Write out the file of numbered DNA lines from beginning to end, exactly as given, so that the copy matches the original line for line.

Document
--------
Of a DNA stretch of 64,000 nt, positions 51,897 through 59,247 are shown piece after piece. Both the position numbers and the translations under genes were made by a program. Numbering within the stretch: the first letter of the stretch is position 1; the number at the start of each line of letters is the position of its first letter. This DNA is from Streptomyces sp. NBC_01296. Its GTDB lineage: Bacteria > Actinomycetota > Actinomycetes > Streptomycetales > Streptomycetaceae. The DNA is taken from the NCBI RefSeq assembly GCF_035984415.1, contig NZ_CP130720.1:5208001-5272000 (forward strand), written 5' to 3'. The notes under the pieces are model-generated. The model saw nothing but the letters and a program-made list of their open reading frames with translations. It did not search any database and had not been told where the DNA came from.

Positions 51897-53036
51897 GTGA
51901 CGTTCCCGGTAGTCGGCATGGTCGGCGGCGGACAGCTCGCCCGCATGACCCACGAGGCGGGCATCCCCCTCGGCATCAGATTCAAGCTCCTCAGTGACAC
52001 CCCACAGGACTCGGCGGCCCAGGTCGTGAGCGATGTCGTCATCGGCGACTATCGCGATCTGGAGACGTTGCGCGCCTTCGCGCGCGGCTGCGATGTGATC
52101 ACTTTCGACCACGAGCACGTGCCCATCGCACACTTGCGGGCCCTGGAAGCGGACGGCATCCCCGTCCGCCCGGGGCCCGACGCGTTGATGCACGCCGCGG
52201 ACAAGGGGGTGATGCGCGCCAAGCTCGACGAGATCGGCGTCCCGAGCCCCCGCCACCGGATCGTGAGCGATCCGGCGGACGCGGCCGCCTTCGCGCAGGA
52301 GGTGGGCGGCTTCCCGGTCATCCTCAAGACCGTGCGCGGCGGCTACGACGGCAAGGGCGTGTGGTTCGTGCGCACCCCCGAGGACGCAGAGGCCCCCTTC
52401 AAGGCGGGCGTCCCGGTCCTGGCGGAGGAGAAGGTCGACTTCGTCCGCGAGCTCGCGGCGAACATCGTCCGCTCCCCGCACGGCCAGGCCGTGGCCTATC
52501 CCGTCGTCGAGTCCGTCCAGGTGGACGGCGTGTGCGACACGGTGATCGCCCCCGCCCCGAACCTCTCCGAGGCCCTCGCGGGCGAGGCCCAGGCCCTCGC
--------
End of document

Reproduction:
Of a DNA stretch of 64,000 nt, positions 51,897 through 59,247 are shown piece after piece. Both the position numbers and the translations under genes were made by a program. Numbering within the stretch: the first letter of the stretch is position 1; the number at the start of each line of letters is the position of its first letter. This DNA is from Streptomyces sp. NBC_01296. Its GTDB lineage: Bacteria > Actinomycetota > Actinomycetes > Streptomycetales > Streptomycetaceae. The DNA is taken from the NCBI RefSeq assembly GCF_035984415.1, contig NZ_CP130720.1:5208001-5272000 (forward strand), written 5' to 3'. The notes under the pieces are model-generated. The model saw nothing but the letters and a program-made list of their open reading frames with translations. It did not search any database and had not been told where the DNA came from.

Positions 51897-53036
51897 GTGA
51901 CGTTCCCGGTAGTCGGCATGGTCGGCGGCGGACAGCTCGCCCGCATGACCCACGAGGCGGGCATCCCCCTCGGCATCAGATTCAAGCTCCTCAGTGACAC
52001 CCCACAGGACTCGGCGGCCCAGGTCGTGAGCGATGTCGTCATCGGCGACTATCGCGATCTGGAGACGTTGCGCGCCTTCGCGCGCGGCTGCGATGTGATC
52101 ACTTTCGACCACGAGCACGTGCCCATCGCACACTTGCGGGCCCTGGAAGCGGACGGCATCCCCGTCCGCCCGGGGCCCGACGCGTTGATGCACGCCGCGG
52201 ACAAGGGGGTGATGCGCGCCAAGCTCGACGAGATCGGCGTCCCGAGCCCCCGCCACCGGATCGTGAGCGATCCGGCGGACGCGGCCGCCTTCGCGCAGGA
52301 GGTGGGCGGCTTCCCGGTCATCCTCAAGACCGTGCGCGGCGGCTACGACGGCAAGGGCGTGTGGTTCGTGCGCACCCCCGAGGACGCAGAGGCCCCCTTC
52401 AAGGCGGGCGTCCCGGTCCTGGCGGAGGAGAAGGTCGACTTCGTCCGCGAGCTCGCGGCGAACATCGTCCGCTCCCCGCACGGCCAGGCCGTGGCCTATC
52501 CCGTCGTCGAGTCCGTCCAGGTGGACGGCGTGTGCGACACGGTGATCGCCCCCGCCCCGAACCTCTCCGAGGCCCTCGCGGGCGAGGCCCAGGCCCTCGC